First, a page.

As my walk came to its end near the chapel where the oldest graves are, I was greeted by some of the cemetery's board members and supporters who offered more history of this great place. Their dedication to the cemetery was certainly not a passing interest as their parents and family members had been board members as well. In fact, most of their family was buried there -- together they said they were related to about 3/4 of the people buried there! This was their community and they were true civic leaders of it. They were also enthusiastic cheerleaders of me and my Follow Me To 50 project. Thank you!
I swear the cemetery folk insisted that my selfie to be taken in front of this angel!
My Takeaways: (1) I wish the veterans in my family (my two grandfathers who served in WWII and my dad who was a National Guard Reservist called up following the DC Riots in 1968) had shared more about their service with me. I know little more than it was where my dad was when my mom went into labor with me and where my grandfather was when my mom was born -- it was presented more as a backdrop for a bigger family event. I wonder why. (2) We are all so indebted to the selfless service and risks our military men and women assume and the sacrifices their families make. It really seems to be underappreciated and worthy of more status, recognition, and support. (3) You never know what you'll like or won't like until you try it. I'm very ashamed to say that I worried this experience would be stuffy or dry and that I wouldn't enjoy myself much. That could not have been further from the truth. I really loved it and got so much more out of it than I had expected. (4) I also learned new things today - not just about the history of Montgomery County or of war veterans but of stone - which stones were used when and why, how they are maintained, etc. After admiring the original Seneca Stone but seeing how fragile it is, or seeing the beautiful marble stones covered with lichen, who knows, I may be able to be talked into coming back for some spring stone cleaning!! Who'd a thunk that?! (5) I'm pretty amazed that this project of mine interests so many that I meet. People who seem to appreciate it the most are people who work in the field. This is their 24/7/365 and, yet, they admire and appreciate me. It's all remarkable and reminds me that, though I don't know how this story will end, my journey is grand - truly, grand!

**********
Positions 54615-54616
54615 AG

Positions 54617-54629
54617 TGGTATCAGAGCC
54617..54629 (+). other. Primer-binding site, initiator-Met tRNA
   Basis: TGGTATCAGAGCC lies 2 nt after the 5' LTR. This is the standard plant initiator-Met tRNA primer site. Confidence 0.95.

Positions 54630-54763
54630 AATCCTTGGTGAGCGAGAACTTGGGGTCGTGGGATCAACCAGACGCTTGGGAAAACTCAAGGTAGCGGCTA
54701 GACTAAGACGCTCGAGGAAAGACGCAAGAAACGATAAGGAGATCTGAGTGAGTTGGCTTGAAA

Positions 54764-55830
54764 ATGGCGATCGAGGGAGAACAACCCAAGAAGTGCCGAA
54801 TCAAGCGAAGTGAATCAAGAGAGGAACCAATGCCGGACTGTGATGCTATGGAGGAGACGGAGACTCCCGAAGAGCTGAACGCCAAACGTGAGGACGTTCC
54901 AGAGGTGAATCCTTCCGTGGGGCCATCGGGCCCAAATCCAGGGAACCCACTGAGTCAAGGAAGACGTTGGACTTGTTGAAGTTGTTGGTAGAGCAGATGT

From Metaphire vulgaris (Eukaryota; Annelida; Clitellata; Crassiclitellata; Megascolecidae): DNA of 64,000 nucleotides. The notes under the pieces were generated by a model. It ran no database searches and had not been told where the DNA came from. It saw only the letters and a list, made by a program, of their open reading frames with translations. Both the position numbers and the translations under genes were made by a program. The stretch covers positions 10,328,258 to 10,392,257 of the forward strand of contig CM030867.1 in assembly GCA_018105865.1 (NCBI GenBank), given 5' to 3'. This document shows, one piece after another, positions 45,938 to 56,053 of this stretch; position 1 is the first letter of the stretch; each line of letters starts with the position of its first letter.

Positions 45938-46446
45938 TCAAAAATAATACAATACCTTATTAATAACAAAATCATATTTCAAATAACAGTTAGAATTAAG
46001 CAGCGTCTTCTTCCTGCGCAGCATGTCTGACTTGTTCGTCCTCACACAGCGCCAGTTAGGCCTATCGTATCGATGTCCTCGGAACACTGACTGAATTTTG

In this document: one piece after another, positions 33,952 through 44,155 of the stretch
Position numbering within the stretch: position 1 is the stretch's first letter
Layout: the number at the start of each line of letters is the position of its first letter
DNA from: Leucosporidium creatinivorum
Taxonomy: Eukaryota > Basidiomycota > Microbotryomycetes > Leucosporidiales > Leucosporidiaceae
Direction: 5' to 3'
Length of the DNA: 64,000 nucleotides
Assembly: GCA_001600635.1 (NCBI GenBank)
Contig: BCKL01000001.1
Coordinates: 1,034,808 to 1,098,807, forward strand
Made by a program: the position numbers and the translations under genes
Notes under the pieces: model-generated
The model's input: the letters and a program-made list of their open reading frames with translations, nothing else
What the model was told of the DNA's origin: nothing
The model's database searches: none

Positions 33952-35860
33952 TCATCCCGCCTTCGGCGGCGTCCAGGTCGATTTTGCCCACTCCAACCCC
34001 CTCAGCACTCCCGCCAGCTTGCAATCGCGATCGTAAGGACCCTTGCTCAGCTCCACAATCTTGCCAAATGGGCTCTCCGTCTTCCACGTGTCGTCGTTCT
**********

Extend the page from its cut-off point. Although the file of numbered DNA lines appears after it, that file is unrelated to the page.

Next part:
Shepherd's Table, Silver Spring, MD
Food has been a common theme to my service projects and yet each experience has proven to be unique in scope, quality, and experience. Today, Shepherd's Table was no different and, like so much else, I LOVED it!!
Housed in Progress Place in downtown Silver Spring (along with Interfaith Works), Shepherd's Table provides food, clothing, an eye clinic, and a resource center (telephone, mail, and shelter assistance) to our homeless community. During the week, Shepherd's Table serves 3 meals daily with brunch and dinner service on the weekends. Approximately, 100 guests are served at each meal -- cafeteria style with a nice dining area.